Journal of Sports Science and Medicine
Journal of Sports Science and Medicine
ISSN: 1303 - 2968   
Ios-APP Journal of Sports Science and Medicine
Androit-APP Journal of Sports Science and Medicine
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©Journal of Sports Science and Medicine (2011) 10, 261 - 266

Research article
Effect of a Pre-Workout Energy Supplement on Acute Multi-Joint Resistance Exercise
Adam M. Gonzalez1, Allyson L. Walsh1, Nicholas A. Ratamess1, Jie Kang1, Jay R. Hoffman2, 
Author Information
1 The College of New Jersey, Ewing, NJ, USA
2 University of Central Florida, Orlando, FL, USA

Jay R. Hoffman
✉ Sport and Exercise Science, University of Central Florida, PO Box 161250, Orlando, Florida 32816-1250, USA
Email: jrhoffma@mail.ucf.edu
Publish Date
Received: 03-11-2010
Accepted: 07-01-2011
Published (online): 01-06-2011
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ABSTRACT

The effect of a pre-workout energy supplement on acute multi- joint resistance exercise was examined in eight resistance-trained college-age men. Subjects were randomly provided either a placebo (P) or a supplement (S: containing caffeine, taurine, glucuronolactone, creatine, β-alanine, and the amino acids; leucine, isoleucine, valine, glutamine and arginine) 10 minutes prior to resistance exercise. Subjects performed 4 sets of no more than 10 repetitions of either barbell squat or bench press at 80% of their pre-determined 1 repetition- maximum (1RM) with 90 seconds of rest between sets. Dietary intake 24 hours prior to each of the two training trials was kept constant. Results indicate that consuming the pre-workout energy drink 10 minutes prior to resistance exercise enhances performance by significantly increasing the number of repetitions successfully performed (p = 0.022) in S (26.3 ± 9.2) compared to P (23.5 ± 9.4). In addition, the average peak and mean power performance for all four sets was significantly greater in S compared to P (p < 0.001 and p < 0.001, respectively). No differences were observed between trials in subjective feelings of energy during either pre (p = 0.660) or post (p = 0.179) meaures. Similary, no differences between groups, in either pre or post assessments, were observed in subjective feelings of focus (p = 0.465 and p = 0.063, respectively), or fatigue (p = 0.204 and p = 0.518, respectively). Results suggest that acute ingestion of a high-energy supplement 10 minutes prior to the onset of a multi-joint resistance training session can augment training volume and increase power performance during the workout.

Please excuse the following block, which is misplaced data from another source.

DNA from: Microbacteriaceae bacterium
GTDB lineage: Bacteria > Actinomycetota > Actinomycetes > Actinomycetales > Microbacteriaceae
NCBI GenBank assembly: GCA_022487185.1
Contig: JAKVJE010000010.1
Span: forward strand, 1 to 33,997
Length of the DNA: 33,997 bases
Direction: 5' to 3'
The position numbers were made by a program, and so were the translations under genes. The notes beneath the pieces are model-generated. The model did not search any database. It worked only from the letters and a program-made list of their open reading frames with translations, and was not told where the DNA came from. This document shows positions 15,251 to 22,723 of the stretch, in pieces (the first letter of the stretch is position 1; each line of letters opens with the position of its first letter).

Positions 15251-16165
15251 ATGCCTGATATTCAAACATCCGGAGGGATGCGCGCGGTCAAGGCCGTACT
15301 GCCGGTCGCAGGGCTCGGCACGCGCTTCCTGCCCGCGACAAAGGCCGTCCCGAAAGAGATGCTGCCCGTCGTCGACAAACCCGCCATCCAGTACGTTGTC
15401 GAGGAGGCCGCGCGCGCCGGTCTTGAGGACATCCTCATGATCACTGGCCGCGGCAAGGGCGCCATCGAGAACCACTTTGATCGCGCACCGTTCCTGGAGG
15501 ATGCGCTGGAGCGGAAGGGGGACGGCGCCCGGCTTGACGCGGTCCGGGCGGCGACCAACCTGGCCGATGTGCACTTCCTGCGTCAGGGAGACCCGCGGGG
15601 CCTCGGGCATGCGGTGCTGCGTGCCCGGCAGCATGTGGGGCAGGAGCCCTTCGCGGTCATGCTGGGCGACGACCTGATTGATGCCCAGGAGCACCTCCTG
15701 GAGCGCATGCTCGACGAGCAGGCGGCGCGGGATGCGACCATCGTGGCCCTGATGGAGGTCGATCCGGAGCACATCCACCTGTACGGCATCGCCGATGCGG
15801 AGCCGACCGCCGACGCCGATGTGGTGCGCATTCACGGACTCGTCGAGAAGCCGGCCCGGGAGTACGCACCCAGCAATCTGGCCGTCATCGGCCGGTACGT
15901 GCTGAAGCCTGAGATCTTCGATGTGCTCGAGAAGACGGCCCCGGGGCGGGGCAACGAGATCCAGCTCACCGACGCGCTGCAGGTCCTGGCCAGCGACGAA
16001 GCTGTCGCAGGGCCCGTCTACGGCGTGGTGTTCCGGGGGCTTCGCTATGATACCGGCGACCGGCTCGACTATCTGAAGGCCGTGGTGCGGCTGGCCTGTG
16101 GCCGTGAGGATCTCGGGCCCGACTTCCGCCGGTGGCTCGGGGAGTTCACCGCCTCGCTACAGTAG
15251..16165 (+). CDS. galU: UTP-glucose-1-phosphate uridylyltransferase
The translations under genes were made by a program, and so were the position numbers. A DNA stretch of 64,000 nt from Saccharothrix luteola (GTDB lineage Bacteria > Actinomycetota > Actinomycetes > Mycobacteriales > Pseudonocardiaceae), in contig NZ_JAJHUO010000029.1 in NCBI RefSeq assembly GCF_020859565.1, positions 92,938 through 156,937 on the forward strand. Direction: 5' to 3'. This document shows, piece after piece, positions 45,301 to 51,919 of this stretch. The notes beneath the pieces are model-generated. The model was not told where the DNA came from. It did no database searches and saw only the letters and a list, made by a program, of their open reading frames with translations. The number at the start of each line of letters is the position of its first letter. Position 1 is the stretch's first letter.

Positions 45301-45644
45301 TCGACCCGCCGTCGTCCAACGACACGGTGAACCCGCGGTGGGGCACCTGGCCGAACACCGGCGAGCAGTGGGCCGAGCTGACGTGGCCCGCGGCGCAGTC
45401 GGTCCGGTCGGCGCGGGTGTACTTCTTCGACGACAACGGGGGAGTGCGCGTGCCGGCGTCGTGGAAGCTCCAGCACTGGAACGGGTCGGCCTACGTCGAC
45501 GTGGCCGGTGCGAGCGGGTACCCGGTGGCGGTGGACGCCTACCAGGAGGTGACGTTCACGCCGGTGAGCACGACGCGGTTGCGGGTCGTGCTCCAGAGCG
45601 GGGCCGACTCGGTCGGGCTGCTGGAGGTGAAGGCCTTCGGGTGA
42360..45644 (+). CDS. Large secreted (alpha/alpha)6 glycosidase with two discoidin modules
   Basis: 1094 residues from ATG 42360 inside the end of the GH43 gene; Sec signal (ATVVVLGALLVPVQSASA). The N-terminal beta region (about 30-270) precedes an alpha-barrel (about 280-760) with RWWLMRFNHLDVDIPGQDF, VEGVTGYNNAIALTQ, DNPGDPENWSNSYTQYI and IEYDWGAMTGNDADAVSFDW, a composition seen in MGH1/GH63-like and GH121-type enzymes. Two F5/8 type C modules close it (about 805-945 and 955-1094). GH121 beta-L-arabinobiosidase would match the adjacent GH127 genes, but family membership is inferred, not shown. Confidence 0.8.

Key words: Ergogenic aid, resistance exercise, caffeine, nutritional supplement


           Key Points
  • Consumption of a pre-workout energy supplement containing caffeine, taurine, glucuronolactone, creatine, β-alanine, and amino acids consumed 10 minutes prior to a bout of resistance exercise enhances the total number of repetitions performed during the exercise bout.
  • Power outputs for each repetition during the workout were significantly greater when using the supplement compared to placebo.
  • Ingestion of supplement did not have any significant effect on subjective measures of fatigue, energy and focus.
 
 
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